10th Anniversary of Naba Martin Adongo Abilba III

 Some of the fuel storage tankers set ablaze at the Oda Forest Reserve
Some of the fuel storage tankers set ablaze at the Oda Forest Reserve

Galamsey: Let’s kill this monster before it kills us

The otherwise green vegetation has been wiped off.

Hundreds of trees lie lifeless.

The dark rich nutritious soil of the forest has also been peeled off.

In its place are deep gullies and pits that lie between the heaps of excavated soil.

In those gullies were excavators, Chanfan machines and other equipment that are used as weapons of mass destruction of the environment.

The chirping of birds that would heartily welcome one to the green environment was absent. Rather, the sounds from high pitch Chanfan machines and excavators that pulled down trees could be heard all over.

This was the sight that greeted us when we got to the Oda River Forest Reserve located in the Amansie Central District of the Ashanti Region on January 16, this month.

I had joined the Minister of Lands and Natural Resources, Mr Kwaku Asomah-Cheremeh, on an unannounced visit to the area on a fact-finding mission.

True to what had been reported, the forest reserve was under siege by illegal miners in their desperate search for gold. It was discovered that four illegal mining sites, all about the size of a sports stadium, had sprang up in the 16,443-hectare forest reserve.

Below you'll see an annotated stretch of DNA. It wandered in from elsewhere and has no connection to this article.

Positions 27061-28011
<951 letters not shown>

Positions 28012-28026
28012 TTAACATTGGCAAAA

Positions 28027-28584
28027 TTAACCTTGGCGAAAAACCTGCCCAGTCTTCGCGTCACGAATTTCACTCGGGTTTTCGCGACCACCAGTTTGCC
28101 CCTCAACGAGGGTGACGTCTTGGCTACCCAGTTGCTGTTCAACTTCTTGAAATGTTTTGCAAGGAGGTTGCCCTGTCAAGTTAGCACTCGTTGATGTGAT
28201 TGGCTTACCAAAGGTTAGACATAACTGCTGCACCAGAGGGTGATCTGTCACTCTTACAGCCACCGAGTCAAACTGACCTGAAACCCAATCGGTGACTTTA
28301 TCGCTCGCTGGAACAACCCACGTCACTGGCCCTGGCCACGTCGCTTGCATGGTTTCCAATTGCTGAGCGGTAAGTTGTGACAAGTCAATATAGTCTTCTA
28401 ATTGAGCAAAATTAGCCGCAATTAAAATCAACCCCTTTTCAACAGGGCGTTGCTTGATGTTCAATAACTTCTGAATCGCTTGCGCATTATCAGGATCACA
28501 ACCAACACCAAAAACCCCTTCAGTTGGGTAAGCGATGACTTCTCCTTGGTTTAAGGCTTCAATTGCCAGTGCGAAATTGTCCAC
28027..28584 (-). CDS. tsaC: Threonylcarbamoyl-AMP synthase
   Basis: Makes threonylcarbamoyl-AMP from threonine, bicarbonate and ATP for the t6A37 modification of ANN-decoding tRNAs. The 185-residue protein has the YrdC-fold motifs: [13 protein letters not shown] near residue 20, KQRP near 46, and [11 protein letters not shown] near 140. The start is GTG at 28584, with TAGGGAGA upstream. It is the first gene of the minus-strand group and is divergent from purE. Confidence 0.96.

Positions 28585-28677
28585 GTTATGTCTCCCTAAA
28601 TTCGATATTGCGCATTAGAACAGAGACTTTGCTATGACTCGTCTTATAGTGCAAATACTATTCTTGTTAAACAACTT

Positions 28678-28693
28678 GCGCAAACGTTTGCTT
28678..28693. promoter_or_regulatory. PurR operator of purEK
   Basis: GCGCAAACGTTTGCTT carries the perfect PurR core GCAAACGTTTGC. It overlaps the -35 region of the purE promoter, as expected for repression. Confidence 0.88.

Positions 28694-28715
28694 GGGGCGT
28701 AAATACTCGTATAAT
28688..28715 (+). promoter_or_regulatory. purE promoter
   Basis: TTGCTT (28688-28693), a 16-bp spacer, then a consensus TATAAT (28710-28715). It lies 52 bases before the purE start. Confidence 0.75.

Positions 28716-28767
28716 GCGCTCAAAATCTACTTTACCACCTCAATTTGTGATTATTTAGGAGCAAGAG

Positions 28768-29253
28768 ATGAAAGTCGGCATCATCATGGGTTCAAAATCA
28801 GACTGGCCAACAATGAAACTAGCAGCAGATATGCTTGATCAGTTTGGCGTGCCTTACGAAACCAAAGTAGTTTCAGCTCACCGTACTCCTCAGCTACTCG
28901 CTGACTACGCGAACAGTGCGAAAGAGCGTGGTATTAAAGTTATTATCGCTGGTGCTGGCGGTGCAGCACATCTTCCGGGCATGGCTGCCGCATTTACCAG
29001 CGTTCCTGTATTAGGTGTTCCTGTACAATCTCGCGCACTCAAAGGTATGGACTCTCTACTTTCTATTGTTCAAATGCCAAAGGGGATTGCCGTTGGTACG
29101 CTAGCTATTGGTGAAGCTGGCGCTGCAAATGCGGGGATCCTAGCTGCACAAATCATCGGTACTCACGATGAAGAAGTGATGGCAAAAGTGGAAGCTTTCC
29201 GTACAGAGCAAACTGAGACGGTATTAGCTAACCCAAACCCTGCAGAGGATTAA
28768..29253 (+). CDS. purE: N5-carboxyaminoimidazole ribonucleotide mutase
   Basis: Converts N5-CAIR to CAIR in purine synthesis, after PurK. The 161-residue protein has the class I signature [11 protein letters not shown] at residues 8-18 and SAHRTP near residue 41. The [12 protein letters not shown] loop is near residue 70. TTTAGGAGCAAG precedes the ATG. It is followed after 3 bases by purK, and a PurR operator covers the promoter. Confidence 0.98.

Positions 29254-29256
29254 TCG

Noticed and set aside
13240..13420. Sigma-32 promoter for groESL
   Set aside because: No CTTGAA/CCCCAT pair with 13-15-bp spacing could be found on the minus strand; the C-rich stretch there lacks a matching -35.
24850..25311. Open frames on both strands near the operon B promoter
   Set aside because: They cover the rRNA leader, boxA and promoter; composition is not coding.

As we struggled to make our way through the injured forest reserve, a stream of dirges kept running through my head. I took a look at a scar on my elbow.

I got that scar in 2017 when I fell in a galamsey pit in the heat of the fight against the menace.

A cloud of sadness filled my heart as I began to think about how elusive the fight against galamsey has been.

These thought-provoking questions started begging for answers: Why is it so difficult to crack down on these illegal miners? What have we not done right to curb this menace?

Mr Asomah-Cheremeh struggling to come out of one of the deep gullies caused by illegal miners.

It’s complicated

The stream of questions were cut short by the following dialogue between Mr Kwaku Asomah-Cheremeh (K.A-C) and the Manager of the Forestry Services Department (FSD) of the Bekwai Forestry District, Mr Rexford Twum-Damoah (R.T-D):

K.A-C: How did the illegal miners destroy this forest reserve like this?

R.T-D: They entered this forest reserve from January 2, this year.

I led my men to this place, but we realised that they had nine armed soldiers who prevented us from stopping the illegal miners.

K.A-C: I am reliably informed that this illegality is being carried out by the Chinese; of course, it is being facilitated by some Ghanaians. Is this the case?

R.T-D: Yes, the Chinese are doing it with the support of “big men.”

K.A-C: And what did you do?
R.T-D: I made some contacts and I was advised to back out to avoid any confrontation and possible clashes with the armed men.

I reported the issue to the Jacobu Police and also contacted Operation Vanguard team at Obuasi.

We came back to the forest reserve a few days later using another route and were able to stop the illegal miners. We pulled out eight excavators and arrested two Chinese nationals that day.

K.A-C: And where are the Chinese nationals and the excavators that you seized?

R.T-D: The Chinese were taken to the Jacobu Police Station, but they were granted bail.

We kept the excavators at a nearby community close to this reserve. But, errrm …, hmm, it amazes me that when we got here this morning, six of the excavators could not be found. We have pictures to show.